Do Sloths Make Good Pets?

Posted by Crystal Long
Sloth hanging out in a tree.

Some people love exotic pets. But do wild animals, like sloths, make good pets? We're here to tell you why keeping sloths as pets is (unfortunately!) a bad idea.

Baby sloths are undeniably one of the cutest wild animals out there. These exotic animals are a joy to watch. It's fun to see them hang upside-down on trees (which they do A LOT!), their laziness is enough to make us jealous, and of course, they are super cute and cuddly!

Spurred by the huge amount of wildlife selfies taken with wild animals from the amazon, especially #slothselfies, on social media, more people are considering keeping sloths as pets in the United States. Hey, we get it: their cuteness definitely rubs off on you, plus they are quiet, and their slow and calm movements even makes them very soothing to watch. But does a sloth make a good pet? This is why a pet sloth is, most definitely, a bad idea: they do not make good pets. (Let alone finding one in a typical pet store!)

Why Sloths Are Not Good Pets

There are two types of sloths: the two-toed sloth and the three-toed sloth. Despite the very slow and calm demeanor of either type of sloths, two-toed sloths can be very aggressive if they feel threatened -- and yes, they'll bite! Three-toed sloths, on the other hand, are more docile. But they are endangered, and also don't do well in captivity.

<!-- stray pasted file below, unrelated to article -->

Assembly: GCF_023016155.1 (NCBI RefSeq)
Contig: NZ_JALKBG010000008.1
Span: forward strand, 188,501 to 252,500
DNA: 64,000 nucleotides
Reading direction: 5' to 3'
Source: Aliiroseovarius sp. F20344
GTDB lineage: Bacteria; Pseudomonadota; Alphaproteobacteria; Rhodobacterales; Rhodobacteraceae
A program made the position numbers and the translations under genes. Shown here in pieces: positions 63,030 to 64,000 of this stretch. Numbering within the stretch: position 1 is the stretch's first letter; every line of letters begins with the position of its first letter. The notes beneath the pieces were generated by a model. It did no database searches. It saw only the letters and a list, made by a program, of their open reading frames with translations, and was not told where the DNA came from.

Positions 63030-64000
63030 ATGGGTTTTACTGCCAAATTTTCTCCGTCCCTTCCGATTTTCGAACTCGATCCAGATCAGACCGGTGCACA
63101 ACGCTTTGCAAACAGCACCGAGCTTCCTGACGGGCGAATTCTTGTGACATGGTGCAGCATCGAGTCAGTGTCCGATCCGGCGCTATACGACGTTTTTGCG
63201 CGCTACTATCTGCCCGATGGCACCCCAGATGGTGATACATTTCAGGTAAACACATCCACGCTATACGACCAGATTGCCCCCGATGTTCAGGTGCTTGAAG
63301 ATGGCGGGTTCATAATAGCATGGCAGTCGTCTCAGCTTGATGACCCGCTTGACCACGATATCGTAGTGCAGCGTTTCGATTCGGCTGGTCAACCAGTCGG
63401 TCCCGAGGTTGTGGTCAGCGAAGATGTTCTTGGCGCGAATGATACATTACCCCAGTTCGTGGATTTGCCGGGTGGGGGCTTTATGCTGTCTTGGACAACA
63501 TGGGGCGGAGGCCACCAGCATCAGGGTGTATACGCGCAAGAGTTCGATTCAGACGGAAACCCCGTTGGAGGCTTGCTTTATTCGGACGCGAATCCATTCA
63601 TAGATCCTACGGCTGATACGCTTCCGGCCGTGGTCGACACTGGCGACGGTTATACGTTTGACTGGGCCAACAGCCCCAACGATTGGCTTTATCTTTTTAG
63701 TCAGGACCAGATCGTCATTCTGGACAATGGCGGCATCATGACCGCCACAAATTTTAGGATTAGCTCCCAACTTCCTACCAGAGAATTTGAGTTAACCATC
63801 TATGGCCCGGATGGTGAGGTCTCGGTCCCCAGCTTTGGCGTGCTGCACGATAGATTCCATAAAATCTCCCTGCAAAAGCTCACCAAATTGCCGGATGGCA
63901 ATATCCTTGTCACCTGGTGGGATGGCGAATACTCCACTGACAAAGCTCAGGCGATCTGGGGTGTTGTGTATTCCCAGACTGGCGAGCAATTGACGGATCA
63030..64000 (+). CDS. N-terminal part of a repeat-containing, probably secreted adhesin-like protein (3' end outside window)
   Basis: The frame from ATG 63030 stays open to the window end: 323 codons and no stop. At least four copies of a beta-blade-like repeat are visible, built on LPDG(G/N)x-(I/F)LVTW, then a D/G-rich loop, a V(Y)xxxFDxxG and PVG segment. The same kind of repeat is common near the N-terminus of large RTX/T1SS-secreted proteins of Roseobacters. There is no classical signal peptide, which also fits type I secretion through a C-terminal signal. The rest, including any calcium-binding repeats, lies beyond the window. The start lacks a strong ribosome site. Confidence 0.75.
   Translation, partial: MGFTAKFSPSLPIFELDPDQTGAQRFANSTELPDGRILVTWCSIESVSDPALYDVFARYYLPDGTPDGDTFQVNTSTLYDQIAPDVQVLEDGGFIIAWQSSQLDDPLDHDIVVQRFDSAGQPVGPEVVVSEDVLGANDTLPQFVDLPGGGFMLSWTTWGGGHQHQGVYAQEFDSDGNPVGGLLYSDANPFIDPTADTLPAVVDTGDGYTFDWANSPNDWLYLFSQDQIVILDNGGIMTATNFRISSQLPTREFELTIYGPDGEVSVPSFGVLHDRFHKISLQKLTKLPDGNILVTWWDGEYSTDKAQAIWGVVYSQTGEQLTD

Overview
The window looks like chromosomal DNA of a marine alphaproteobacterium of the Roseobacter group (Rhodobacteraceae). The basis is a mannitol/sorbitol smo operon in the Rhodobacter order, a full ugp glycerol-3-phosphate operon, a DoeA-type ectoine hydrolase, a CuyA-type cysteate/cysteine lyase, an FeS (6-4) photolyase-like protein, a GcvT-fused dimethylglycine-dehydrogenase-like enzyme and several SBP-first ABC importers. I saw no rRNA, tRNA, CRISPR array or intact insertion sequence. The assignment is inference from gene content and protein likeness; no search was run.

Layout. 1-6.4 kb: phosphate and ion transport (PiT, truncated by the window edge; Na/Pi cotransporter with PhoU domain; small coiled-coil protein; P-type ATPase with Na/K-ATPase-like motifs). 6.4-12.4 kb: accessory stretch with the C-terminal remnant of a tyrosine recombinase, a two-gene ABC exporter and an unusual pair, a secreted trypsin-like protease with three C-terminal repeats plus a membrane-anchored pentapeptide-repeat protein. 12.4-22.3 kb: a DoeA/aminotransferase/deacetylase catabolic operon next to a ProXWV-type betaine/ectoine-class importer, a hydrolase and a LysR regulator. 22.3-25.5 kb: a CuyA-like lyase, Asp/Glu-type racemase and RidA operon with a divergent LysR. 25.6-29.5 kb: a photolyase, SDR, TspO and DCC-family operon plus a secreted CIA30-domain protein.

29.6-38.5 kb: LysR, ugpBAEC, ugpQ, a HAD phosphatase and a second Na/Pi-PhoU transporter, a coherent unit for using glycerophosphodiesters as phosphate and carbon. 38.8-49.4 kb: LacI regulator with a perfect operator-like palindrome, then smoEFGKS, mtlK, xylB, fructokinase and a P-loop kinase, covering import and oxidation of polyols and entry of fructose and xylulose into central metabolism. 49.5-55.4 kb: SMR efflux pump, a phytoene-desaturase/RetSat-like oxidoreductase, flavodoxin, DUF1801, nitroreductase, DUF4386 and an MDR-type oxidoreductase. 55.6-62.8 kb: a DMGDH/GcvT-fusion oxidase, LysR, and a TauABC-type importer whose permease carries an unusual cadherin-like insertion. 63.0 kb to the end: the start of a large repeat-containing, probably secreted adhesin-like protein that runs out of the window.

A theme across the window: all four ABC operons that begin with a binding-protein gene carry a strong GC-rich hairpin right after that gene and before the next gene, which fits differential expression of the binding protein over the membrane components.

Sloths require a specialized diet. They eat leaves, but not just any leaves you can get from a grocery store: these leaf eaters eat leaves native to trees only found in Central and South America. Feeding a captive sloth might get difficult because of the specialty of their diet -- adult sloths require a special diet because of their complex digestive system.

These wild animals also need a consistently warm and humid environment. For your pet sloth to be happy and comfortable, you would have to recreate their natural habitat of rainforests in Central and South America, where it's very hot and humid; sloths like to hang in warm and wet rainforest trees that can be quite difficult to replicate at home. They also need an enclosure with lots of tall branches to hang from for the majority of their time!

Pro tip: sloths have very low body temperature and cannot stand the cold. Just an FYI to those wannabe sloth pet owners who live in colder climates!

These are just some of the things that make sloths not a good pet. Let's also not forget that sloths are wild animals and cannot be domesticated. They maintain their natural instincts and typically don't like to be petted, groomed, or bathed. Sloths often don't show obvious external signs of stress either, so watch out for those crazy long and sharp claws, as well as their large teeth that can cause serious injury when they are scared.

Trust us, as cute as sloths are, you're better off just sticking to looking at pics of sloths online!

Have you ever thought of having a sloth as a pet? Let us know on our Wide Open Pets Facebook page!

READ MORE: 3 Baby Sloth Videos Sure to Cure Those Mid-Day Blues

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Do Sloths Make Good Pets?